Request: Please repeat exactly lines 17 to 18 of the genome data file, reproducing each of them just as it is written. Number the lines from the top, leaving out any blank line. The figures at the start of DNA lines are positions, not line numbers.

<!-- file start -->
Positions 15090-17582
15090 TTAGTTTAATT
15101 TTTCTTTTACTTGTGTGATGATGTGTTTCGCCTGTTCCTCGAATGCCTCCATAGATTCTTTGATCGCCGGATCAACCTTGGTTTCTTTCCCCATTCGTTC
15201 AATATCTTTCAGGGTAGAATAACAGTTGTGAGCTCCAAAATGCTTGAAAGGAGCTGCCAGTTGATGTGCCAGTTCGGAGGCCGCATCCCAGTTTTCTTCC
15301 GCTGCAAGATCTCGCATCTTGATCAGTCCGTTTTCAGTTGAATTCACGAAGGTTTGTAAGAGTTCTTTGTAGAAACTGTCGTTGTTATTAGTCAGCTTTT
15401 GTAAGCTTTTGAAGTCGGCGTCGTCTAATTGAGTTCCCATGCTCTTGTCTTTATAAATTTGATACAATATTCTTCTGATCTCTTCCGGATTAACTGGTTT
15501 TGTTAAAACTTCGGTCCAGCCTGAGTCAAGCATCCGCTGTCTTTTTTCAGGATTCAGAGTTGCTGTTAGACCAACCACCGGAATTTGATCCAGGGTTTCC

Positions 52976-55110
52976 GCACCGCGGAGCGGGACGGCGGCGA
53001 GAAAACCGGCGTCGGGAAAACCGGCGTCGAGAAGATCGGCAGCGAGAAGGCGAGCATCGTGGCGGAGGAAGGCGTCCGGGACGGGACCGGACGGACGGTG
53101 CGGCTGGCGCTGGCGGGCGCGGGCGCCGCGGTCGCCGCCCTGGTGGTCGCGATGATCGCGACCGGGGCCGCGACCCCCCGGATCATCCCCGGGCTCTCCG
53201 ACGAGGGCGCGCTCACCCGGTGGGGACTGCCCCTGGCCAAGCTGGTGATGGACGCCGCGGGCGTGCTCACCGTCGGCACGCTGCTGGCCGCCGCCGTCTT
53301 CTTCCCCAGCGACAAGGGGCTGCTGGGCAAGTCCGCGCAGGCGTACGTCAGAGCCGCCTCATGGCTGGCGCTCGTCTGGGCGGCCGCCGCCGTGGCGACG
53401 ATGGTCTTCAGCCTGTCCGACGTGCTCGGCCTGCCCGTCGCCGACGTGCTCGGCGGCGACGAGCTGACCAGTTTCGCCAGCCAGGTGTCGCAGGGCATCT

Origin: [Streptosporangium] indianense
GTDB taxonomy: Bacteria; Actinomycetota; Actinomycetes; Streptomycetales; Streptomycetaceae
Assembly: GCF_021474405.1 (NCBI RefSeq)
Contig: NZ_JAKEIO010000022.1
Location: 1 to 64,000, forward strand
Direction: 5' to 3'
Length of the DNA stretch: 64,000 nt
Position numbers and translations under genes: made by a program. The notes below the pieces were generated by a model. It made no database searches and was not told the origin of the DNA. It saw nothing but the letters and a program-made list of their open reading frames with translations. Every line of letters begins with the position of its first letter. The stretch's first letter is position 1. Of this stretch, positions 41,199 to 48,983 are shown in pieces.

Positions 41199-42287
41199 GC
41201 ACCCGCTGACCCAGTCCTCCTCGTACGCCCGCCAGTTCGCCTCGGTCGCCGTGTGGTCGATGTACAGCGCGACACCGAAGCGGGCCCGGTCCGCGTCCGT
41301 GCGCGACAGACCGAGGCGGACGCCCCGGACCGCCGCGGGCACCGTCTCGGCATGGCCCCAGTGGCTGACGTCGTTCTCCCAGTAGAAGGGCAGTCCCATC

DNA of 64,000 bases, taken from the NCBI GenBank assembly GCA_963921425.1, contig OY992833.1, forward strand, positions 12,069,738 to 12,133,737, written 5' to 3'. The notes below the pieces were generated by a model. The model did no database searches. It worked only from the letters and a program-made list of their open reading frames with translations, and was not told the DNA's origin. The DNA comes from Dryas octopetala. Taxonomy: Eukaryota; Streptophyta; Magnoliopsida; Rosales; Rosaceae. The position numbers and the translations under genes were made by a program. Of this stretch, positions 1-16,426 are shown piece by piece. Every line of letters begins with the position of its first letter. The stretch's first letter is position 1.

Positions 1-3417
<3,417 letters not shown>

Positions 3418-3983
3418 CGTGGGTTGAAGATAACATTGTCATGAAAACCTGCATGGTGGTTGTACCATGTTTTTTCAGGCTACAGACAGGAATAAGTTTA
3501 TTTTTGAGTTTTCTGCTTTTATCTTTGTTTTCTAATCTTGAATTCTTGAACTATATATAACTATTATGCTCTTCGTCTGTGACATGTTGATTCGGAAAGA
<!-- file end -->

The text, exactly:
Assembly: GCF_021474405.1 (NCBI RefSeq)
Contig: NZ_JAKEIO010000022.1